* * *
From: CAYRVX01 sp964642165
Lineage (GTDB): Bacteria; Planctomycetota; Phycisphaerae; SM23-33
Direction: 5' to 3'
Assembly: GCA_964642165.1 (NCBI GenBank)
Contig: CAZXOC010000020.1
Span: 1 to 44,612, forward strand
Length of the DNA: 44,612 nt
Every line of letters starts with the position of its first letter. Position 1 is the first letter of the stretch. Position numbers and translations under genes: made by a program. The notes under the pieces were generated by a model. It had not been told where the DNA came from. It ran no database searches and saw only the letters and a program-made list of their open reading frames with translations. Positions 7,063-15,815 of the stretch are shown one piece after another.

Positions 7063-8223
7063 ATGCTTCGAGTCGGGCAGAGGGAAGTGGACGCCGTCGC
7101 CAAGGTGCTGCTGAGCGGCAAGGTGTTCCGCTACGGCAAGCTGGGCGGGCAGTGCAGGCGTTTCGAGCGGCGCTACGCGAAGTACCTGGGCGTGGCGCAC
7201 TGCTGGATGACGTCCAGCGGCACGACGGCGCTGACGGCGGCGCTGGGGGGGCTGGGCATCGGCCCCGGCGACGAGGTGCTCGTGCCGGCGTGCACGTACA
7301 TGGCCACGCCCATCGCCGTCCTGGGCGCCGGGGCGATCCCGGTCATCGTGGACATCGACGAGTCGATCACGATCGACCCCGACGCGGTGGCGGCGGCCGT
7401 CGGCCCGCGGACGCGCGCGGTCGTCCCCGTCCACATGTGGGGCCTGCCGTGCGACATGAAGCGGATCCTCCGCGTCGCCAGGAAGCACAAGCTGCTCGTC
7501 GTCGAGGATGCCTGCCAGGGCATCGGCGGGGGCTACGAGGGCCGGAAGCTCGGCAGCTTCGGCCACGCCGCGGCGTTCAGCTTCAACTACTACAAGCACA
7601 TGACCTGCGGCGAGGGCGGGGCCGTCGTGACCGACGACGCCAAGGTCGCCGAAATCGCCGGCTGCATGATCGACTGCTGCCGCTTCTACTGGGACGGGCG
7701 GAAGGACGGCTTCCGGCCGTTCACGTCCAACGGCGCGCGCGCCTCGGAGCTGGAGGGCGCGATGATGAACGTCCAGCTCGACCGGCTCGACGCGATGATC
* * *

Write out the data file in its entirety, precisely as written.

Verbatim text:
From: CAYRVX01 sp964642165
Lineage (GTDB): Bacteria; Planctomycetota; Phycisphaerae; SM23-33
Direction: 5' to 3'
Assembly: GCA_964642165.1 (NCBI GenBank)
Contig: CAZXOC010000020.1
Span: 1 to 44,612, forward strand
Length of the DNA: 44,612 nt
Every line of letters starts with the position of its first letter. Position 1 is the first letter of the stretch. Position numbers and translations under genes: made by a program. The notes under the pieces were generated by a model. It had not been told where the DNA came from. It ran no database searches and saw only the letters and a program-made list of their open reading frames with translations. Positions 7,063-15,815 of the stretch are shown one piece after another.

Positions 7063-8223
7063 ATGCTTCGAGTCGGGCAGAGGGAAGTGGACGCCGTCGC
7101 CAAGGTGCTGCTGAGCGGCAAGGTGTTCCGCTACGGCAAGCTGGGCGGGCAGTGCAGGCGTTTCGAGCGGCGCTACGCGAAGTACCTGGGCGTGGCGCAC
7201 TGCTGGATGACGTCCAGCGGCACGACGGCGCTGACGGCGGCGCTGGGGGGGCTGGGCATCGGCCCCGGCGACGAGGTGCTCGTGCCGGCGTGCACGTACA
7301 TGGCCACGCCCATCGCCGTCCTGGGCGCCGGGGCGATCCCGGTCATCGTGGACATCGACGAGTCGATCACGATCGACCCCGACGCGGTGGCGGCGGCCGT
7401 CGGCCCGCGGACGCGCGCGGTCGTCCCCGTCCACATGTGGGGCCTGCCGTGCGACATGAAGCGGATCCTCCGCGTCGCCAGGAAGCACAAGCTGCTCGTC
7501 GTCGAGGATGCCTGCCAGGGCATCGGCGGGGGCTACGAGGGCCGGAAGCTCGGCAGCTTCGGCCACGCCGCGGCGTTCAGCTTCAACTACTACAAGCACA
7601 TGACCTGCGGCGAGGGCGGGGCCGTCGTGACCGACGACGCCAAGGTCGCCGAAATCGCCGGCTGCATGATCGACTGCTGCCGCTTCTACTGGGACGGGCG
7701 GAAGGACGGCTTCCGGCCGTTCACGTCCAACGGCGCGCGCGCCTCGGAGCTGGAGGGCGCGATGATGAACGTCCAGCTCGACCGGCTCGACGCGATGATC